7. Install Fences and Secure Gate Hardware in Yards
Fenced yards with high opaque fences of 7 feet, depending on a dog’s breed, and sturdy gate latches prevent pets running into the street. High opaque (solid) fences may prevent dogs, raccoons, skunks, and foxes entering your property. I prefer double-sided sliding double bolts on both sides of the gate. Sliding bolts are easier for children and the elderly to coordinate and have no wires that can fail. Pet owners can talk with landscapers, mail deliverers, and other people who use gates about securing them. Pet owners can communicate to those people in charge of their pets when they travel or leave the home about schedules of landscapers or expected packages being delivered.
A dog owner may have a yard with a gate on a busy foot-traffic area near a school or commercial area. Many children walk past these yards and sometimes a ball is accidentally thrown in the yard. A lock can be placed on these secondary gates rarely used by the dog owner to protect the dogs safety from an opened gate.
8. Employ Harnesses
Harnesses of good design offer more security for your dog. Harnesses and leashes should be secured to your dog inside the home before the door is opened. I suggest 2 different harness companies: Soft Touch Concepts who manufacture harnesses called “Sensible” and “Sensation”, and Easy Walk harnesses. Overactive puppies may need their leash attached to both their harness and collar to prevent them slipping out of the harness. Harnesses should never hang low in front of a dog’s shoulder and chest area where legs and jaws can become entangled. Leashes should be attached to the dog’s chest harness ring for more walker control of the dog, not attached to the harness ring on the dog’s back except for small easy to walk dogs.
9. Develop Protocol Guest Visits and Doorbell Responses
Pet families can develop a protocol for responding to doorbells and guest visits and write it down in the Family Pet Contract. Too many dogs and cats are running off leash out of the home when the front door is opened. Inform your guests or delivery professionals ahead of time or by opening the door a crack and asking them to wait for you to open the door after securing the dog or cat. A sign on the door stating “Pet on Property” sends a message to visitors.
10. Install Door Image Technology
Door technology is available that gives the home-owner or tenant a visual picture of the person ringing a doorbell and ability to verbally communicate with them. This safety technology can ferret out criminals and decrease unnecessary door openings for unwanted solicitation.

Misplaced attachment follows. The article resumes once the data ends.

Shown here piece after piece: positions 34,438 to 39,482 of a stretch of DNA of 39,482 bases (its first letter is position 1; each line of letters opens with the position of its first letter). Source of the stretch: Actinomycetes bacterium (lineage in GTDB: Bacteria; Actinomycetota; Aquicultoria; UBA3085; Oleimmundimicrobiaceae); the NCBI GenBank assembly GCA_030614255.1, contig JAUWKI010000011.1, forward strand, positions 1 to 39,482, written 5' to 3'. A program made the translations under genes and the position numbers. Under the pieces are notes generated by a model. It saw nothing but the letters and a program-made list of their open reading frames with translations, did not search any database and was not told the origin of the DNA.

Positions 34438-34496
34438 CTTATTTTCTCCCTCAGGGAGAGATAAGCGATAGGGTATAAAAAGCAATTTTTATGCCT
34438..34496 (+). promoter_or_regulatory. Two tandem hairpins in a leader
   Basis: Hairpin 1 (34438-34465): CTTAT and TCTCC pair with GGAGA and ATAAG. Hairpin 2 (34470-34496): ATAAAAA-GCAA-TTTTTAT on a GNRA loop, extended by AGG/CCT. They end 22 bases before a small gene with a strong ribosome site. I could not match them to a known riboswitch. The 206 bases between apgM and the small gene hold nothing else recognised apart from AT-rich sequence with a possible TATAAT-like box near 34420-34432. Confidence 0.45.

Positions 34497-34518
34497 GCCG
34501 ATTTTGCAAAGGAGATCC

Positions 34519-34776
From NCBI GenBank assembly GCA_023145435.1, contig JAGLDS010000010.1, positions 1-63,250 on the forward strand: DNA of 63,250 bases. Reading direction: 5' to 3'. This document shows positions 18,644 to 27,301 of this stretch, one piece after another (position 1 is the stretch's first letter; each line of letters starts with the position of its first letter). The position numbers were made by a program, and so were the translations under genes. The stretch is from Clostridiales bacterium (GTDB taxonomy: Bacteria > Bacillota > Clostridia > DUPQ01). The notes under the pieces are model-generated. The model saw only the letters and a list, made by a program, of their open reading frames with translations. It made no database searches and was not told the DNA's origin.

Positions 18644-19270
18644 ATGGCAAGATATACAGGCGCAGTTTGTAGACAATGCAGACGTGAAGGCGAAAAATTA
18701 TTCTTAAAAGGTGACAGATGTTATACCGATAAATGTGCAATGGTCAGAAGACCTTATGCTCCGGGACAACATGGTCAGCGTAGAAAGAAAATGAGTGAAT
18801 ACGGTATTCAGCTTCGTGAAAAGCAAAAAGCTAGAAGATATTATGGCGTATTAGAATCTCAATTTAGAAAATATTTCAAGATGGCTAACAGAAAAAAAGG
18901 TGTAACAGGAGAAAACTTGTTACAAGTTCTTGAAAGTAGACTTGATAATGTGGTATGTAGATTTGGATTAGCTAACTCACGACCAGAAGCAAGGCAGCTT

11. Prevent Owner Substance Abuse
Substance abuse hinders pet safety. A confused and unfocused adult or teenager makes pets more susceptible to traffic accidents. There is no shortage of help that exists for people abusing substances. You are not alone and your life has tremendous value. Choose to love yourself, your family, and your pets enough to get help! Help is just a phone call away!
12. Teach Children Proper Dog Walking Posture
One chapter in my book, Pet Care Givers & Families: Getting the Most from Dog Playgroups, Walkers, and Pet Sitters, instructs parents on proper dog walking posture for their children. Children can learn to reduce the incidents of falling or leashes slipping off their hands and dogs becoming at risk to vehicle accidents. My book instructs dog walkers how to coordinate better posture of shoulders, the back, feet, and legs.
By working together with your family and other pet care givers, learning new techniques, and altering your home for optimum pet care, we can all help to reduce the number of injuries and deaths for our pets that are caused by auto accidents. To learn more helpful techniques and preventative tips, read Pet Care Givers & Families: Getting the Most from Dog Playgroups, Walkers, and Pet Sitters and download our Pet Care Contract. Let's all work together to make life safer for our pets!
Please consider helping me continue my important work helping pets as I develop as pet care professional and expert. All Donors will receive a free copy of the 16-page Family Pet Contract! Learn more here: http://www.robertberkelhammer.com/help-us-help-pets